HCC38 – no highly amplified regions. Found 289 somatic chromosomal translations. Most of the changes are due to Tandem Duplications, however it was not replicated in another cell line. So, structural variation is highly variable

distinct patters emerged: one has lots of Tandem Duplications, one with very little structural variations, and one with a more lymphoma like pattern.

“Sawtooth” pattern to CNV graph: lots of different things going on. Some are simple, some are difficult.

What are the Structural Variations doing?

Looked at examples of fusion proteins. In one cell line hCC38, found 4 S.V. Found smaller SV's as well.

Duplications of exons 14 and 15 in one particular gene: receptor tyrosine kinase, which seems to be in the ligand binding domain. Also evidence from many other observations of SNPs in the same domain.

What they didn't know was if it would reflect what's going on in breast cancer. 15 primary breast cancers were then sequenced. (65Gb total).

Huge diversity was found. Anywhere from 8-230+ structural variants per tumour. Same patterns as in the cell lines are found. 11 potential promotor fusions...

[The numbers are flying fast and furious, and I can't get close to keeping up with them.]

151 genes are found in 2 samples. 12 in 3, 5 in 4....

How do you assay for variants? FISH, cDNA pcr! Other mutations in rearranged genes. Whole exome seqeuncing, trancriptome sequencing, epigenetic changes are down the road.

Also can look at relationship between somatic break point positions in the geome.

Conclude: PET sequencing is useful for structural variation,
average breast cancer has ~100 mutations (somatic)
Average cancer has ~3.2 fusion genes

Question: Genome vs Transcriptome? Answer: Both!
Question: how many of the hits are false? Answer: at first it was 95%, now it's down to 10%.

My comments: very nice talk. Since this is basically similar to what I'm working, it's very cool. It's nice to know that PET makes such a huge difference. The paper referenced in the talk was a good read, but I'm giong to have to go back and reread it.


Tom Hudson – Ontario Institute of Cancer Research “Genome Variation and Cancer”

Talking about two cancers: Colorectal tumours
1200 cases and 1200 controls
looking for predictors of disease

1536 SNPs from candidate genes, in 10K coding non-synonymous SNPs, Affy 100K and 500K arrays.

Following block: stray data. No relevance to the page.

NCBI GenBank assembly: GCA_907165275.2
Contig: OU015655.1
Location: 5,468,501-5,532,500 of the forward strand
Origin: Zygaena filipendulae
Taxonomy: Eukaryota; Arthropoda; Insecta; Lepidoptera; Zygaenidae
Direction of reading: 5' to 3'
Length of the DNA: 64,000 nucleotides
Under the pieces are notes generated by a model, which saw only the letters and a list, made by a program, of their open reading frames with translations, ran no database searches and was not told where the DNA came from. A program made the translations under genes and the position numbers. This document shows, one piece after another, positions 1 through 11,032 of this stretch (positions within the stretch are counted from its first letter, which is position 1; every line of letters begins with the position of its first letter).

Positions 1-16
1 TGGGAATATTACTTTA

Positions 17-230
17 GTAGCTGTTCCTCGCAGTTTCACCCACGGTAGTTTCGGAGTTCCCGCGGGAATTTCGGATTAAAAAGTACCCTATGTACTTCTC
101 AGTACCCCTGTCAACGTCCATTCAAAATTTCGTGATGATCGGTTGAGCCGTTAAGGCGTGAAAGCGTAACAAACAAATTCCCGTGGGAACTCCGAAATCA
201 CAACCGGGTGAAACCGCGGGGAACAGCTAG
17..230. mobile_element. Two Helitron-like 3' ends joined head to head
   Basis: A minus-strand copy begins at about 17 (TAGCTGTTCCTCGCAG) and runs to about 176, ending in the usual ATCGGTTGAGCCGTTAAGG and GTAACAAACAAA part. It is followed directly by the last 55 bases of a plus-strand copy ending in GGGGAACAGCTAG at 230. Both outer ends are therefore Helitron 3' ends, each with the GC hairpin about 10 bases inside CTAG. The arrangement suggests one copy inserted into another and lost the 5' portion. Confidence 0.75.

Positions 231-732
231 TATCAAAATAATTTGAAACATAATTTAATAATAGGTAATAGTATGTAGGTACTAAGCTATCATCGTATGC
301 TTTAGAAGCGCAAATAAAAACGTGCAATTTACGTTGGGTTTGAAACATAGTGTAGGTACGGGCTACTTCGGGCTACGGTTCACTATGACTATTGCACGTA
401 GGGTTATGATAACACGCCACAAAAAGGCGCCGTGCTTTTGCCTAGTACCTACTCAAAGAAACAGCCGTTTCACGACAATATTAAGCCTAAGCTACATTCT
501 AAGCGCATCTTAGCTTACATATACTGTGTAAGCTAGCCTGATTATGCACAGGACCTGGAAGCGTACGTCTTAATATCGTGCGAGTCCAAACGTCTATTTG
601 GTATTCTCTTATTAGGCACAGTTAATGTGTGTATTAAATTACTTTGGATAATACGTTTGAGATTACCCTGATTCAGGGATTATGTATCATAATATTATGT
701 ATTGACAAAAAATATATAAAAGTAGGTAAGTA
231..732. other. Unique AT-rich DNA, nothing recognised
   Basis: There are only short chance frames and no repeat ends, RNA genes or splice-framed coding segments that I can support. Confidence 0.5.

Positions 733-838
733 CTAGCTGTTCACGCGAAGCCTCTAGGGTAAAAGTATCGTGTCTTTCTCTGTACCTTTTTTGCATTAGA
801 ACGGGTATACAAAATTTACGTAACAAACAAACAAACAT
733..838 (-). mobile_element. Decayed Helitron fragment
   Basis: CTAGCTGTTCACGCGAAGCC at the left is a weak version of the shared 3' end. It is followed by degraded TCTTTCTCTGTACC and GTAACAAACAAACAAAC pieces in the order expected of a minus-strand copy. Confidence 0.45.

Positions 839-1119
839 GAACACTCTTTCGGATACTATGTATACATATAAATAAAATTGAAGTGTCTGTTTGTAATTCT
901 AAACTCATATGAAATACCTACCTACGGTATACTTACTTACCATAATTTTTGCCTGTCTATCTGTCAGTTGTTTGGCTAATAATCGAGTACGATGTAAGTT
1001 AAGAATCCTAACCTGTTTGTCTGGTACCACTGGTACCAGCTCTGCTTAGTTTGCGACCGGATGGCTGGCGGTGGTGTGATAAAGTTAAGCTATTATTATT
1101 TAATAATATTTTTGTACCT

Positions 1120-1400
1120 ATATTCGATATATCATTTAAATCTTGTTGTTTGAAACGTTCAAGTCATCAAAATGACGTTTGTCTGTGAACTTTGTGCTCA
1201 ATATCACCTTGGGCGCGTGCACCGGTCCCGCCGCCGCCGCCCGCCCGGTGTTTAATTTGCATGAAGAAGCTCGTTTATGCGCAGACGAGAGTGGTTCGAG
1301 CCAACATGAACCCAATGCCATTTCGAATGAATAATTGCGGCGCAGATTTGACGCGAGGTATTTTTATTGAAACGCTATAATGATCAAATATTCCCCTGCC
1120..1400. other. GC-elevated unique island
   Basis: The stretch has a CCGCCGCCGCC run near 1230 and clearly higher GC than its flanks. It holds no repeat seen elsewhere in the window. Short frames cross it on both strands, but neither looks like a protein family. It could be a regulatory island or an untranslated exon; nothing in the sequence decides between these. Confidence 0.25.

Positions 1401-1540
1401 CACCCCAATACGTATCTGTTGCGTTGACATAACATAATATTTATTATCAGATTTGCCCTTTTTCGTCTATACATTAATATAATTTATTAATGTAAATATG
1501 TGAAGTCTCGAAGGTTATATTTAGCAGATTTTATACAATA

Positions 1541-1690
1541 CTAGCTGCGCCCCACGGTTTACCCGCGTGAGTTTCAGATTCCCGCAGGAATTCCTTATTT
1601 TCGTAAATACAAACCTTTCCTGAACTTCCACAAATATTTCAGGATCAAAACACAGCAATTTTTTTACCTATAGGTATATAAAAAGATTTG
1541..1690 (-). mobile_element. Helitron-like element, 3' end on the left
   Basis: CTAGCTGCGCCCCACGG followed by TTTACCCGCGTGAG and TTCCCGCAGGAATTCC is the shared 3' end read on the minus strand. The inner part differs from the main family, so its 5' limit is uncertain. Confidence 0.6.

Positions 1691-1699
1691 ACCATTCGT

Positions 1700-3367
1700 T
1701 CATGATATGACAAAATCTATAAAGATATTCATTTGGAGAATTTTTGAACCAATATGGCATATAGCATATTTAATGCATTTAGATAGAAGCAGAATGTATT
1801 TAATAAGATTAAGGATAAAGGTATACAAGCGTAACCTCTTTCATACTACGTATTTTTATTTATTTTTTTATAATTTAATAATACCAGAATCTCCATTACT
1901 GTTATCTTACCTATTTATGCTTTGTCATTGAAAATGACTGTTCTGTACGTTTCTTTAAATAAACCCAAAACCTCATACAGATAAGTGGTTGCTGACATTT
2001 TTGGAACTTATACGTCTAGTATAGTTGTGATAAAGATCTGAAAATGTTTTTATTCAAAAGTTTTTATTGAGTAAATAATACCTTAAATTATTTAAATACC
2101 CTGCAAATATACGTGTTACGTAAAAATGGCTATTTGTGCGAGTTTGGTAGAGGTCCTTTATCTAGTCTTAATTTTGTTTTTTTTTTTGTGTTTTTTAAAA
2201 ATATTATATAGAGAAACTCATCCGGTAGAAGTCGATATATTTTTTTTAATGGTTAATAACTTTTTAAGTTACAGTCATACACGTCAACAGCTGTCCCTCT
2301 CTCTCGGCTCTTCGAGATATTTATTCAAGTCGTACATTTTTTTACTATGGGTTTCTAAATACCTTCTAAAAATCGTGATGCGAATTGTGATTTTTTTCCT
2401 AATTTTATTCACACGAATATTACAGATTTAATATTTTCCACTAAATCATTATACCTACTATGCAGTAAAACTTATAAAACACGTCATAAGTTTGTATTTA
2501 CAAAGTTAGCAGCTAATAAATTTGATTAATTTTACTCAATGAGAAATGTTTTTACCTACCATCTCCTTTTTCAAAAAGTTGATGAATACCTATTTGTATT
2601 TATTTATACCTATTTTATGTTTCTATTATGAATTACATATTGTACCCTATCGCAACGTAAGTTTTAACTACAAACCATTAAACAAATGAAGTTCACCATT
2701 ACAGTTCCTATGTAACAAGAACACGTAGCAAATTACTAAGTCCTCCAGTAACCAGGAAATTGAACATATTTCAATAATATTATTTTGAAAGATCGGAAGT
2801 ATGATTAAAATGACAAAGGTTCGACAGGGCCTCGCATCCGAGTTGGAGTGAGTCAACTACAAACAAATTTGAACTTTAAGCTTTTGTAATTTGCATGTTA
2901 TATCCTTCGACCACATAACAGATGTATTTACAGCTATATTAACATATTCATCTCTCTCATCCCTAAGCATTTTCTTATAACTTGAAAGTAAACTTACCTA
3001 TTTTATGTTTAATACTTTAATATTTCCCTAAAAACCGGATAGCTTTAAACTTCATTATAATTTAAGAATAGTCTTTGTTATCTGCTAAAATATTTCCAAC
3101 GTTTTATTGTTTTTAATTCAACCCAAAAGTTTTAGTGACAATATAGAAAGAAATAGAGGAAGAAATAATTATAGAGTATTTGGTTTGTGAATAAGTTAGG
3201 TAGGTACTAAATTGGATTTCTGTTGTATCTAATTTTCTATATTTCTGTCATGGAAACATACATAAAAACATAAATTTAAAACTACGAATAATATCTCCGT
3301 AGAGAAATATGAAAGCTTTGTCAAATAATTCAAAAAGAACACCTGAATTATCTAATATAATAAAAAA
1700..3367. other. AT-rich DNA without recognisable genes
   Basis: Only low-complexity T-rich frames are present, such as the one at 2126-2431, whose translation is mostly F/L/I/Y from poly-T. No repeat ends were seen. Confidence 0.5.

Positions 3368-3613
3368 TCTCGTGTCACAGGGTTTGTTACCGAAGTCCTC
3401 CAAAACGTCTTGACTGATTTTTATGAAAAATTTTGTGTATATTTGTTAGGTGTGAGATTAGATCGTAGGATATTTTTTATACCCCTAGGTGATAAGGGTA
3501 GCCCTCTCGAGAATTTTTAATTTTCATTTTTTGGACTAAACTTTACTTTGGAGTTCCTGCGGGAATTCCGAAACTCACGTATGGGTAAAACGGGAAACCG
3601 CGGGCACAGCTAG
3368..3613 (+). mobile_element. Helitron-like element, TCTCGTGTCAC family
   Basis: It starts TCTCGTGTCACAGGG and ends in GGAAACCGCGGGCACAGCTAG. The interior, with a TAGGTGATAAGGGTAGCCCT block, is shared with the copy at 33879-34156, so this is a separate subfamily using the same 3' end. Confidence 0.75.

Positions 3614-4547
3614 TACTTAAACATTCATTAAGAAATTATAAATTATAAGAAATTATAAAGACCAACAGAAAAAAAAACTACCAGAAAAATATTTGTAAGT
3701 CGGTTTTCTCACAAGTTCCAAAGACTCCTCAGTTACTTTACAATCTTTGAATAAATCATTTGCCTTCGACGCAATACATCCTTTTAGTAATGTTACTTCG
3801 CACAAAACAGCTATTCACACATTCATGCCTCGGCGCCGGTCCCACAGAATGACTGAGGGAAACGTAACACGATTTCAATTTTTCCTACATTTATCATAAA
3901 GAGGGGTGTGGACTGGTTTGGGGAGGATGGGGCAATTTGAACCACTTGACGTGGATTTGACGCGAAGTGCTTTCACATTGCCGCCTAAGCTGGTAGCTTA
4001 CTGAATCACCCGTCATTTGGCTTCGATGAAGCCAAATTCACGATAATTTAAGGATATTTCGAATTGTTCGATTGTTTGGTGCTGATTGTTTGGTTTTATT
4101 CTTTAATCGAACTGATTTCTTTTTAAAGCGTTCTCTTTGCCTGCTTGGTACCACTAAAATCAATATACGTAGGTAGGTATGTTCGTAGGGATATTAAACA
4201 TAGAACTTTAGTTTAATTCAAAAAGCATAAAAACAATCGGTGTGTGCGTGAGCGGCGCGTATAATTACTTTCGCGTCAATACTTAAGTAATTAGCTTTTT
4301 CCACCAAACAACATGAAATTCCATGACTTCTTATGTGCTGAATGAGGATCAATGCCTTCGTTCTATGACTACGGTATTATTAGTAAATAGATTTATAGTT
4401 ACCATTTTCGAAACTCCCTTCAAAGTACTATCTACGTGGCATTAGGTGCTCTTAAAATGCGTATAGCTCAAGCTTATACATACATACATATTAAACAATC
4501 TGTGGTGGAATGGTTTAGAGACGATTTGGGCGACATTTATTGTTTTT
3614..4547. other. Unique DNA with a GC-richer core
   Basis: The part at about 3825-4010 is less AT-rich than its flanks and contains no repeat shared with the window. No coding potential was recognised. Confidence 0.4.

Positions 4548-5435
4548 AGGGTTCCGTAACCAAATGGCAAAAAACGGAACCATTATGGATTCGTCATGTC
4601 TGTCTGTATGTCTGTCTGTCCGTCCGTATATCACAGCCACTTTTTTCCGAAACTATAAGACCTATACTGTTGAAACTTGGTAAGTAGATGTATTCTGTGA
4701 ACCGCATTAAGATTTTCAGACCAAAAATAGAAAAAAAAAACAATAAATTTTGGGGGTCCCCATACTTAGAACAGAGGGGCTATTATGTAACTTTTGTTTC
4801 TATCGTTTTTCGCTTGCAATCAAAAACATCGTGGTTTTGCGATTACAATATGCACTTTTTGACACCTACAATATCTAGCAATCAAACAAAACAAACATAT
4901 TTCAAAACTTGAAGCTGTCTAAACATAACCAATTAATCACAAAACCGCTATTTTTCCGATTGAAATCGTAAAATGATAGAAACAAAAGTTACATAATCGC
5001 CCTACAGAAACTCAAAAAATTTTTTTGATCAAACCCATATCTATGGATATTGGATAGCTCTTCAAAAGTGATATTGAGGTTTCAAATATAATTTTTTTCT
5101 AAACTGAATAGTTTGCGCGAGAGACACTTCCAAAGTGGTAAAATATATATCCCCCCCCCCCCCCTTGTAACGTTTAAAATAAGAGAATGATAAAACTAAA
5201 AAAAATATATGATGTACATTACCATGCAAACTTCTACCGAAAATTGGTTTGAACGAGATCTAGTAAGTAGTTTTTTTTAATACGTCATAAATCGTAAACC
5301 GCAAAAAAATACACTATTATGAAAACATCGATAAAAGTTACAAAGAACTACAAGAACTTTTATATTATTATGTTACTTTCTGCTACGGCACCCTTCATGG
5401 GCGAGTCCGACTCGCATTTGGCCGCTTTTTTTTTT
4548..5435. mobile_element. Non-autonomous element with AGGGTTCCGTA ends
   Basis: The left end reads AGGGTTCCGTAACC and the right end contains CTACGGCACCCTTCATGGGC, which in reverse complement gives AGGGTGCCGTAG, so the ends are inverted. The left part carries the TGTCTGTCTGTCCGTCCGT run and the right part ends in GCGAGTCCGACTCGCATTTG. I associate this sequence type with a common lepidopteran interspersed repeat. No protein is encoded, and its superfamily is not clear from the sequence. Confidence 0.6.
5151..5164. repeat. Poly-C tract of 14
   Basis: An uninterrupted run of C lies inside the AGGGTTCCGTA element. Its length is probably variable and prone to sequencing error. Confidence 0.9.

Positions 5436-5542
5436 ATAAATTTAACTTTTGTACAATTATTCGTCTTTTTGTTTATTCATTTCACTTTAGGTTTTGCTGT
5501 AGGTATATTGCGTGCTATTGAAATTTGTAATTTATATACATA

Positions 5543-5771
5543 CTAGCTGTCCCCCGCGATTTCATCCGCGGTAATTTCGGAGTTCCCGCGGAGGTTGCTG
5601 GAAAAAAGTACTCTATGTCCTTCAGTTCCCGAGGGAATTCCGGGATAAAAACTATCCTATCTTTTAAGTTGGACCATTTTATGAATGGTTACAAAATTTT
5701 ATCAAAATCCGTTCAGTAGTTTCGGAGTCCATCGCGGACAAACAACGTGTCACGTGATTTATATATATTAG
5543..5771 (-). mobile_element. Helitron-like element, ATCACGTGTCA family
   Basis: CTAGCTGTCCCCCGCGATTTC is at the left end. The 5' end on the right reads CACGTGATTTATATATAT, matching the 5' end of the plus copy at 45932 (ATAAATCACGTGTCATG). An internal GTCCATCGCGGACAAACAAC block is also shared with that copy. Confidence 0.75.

Eventually found a hit in a gene dessert (Long intergenic non-coding RNA... learned the name this morning. (= Close to myc, but hasn't been correlated to anything.

In last year, 10 validated loci in 10,000 individuals, with very small odds rations (1.10 to 1.25). One of them is a gene: SMAD7. 5 loci are also in near genes that are involved in things... but are not actually in the gene.

Since there are 10 alleles, you'd think it would be a distribution, however most people carry 9 (27%)! There is also a linear relationship between the number of alleles and the risk of developing cancer. However, this still doesn't seem to be the causative allele.

Enrichment of Target Regions. Using a specific chip with 3.14Mb colon cancer specific regions. Those regions didn't take all of the space, so they added other colon cancer gene sequences as well.

Protocol: 6ng, fragmentation (300-500bp)... [I'm too slow]

Exon capture arrays are being used, andpPreliminary results: 40 DNA's : 65Gb.

Use MAQ to do alignments. Coverage 75% at 10X, 95.6% at 1X.

“More than 99% of gDNA has % GC that allows effective capture”

Analyzable Target Regions: 39175, 232 coding exons
Average coverage: 70.3

40 individuals yeild 8,706 SNPs
Known 59.6%
new snps, 2,397
Total number in coding exons: 77

Sequencing data compared to Affy data, very high concordance.

Rare alleles may be driving risk in several sporadic cases. Stop codons were found in 6 individuals with sporadic CRC.

Follow up genotyping is required to validate new SNPs and correlate with phenotype.

Second topic: International Cancer Genome Consortium.

“Every cancer patient is different, every tumour is different.” Lessons learned: Huge amount of heterogeneity within and across tumour types. High rate of abnormality, and sample quality matters!

50 tumour types x 500 tumours = 50,000 genomes.

Major issues: Specimens, consent, quality measures, goals, datasets, technologies, data releases.

[Mostly discussion of the mechanics of the project management, who's involved and where it's happening, as well as tumours, which I'm sure can be found on the OICR's web page. OICR is committeed to 500 tumours, using Illumina and Solid. They are also creating cell lines and the like, so there will be a good resource available.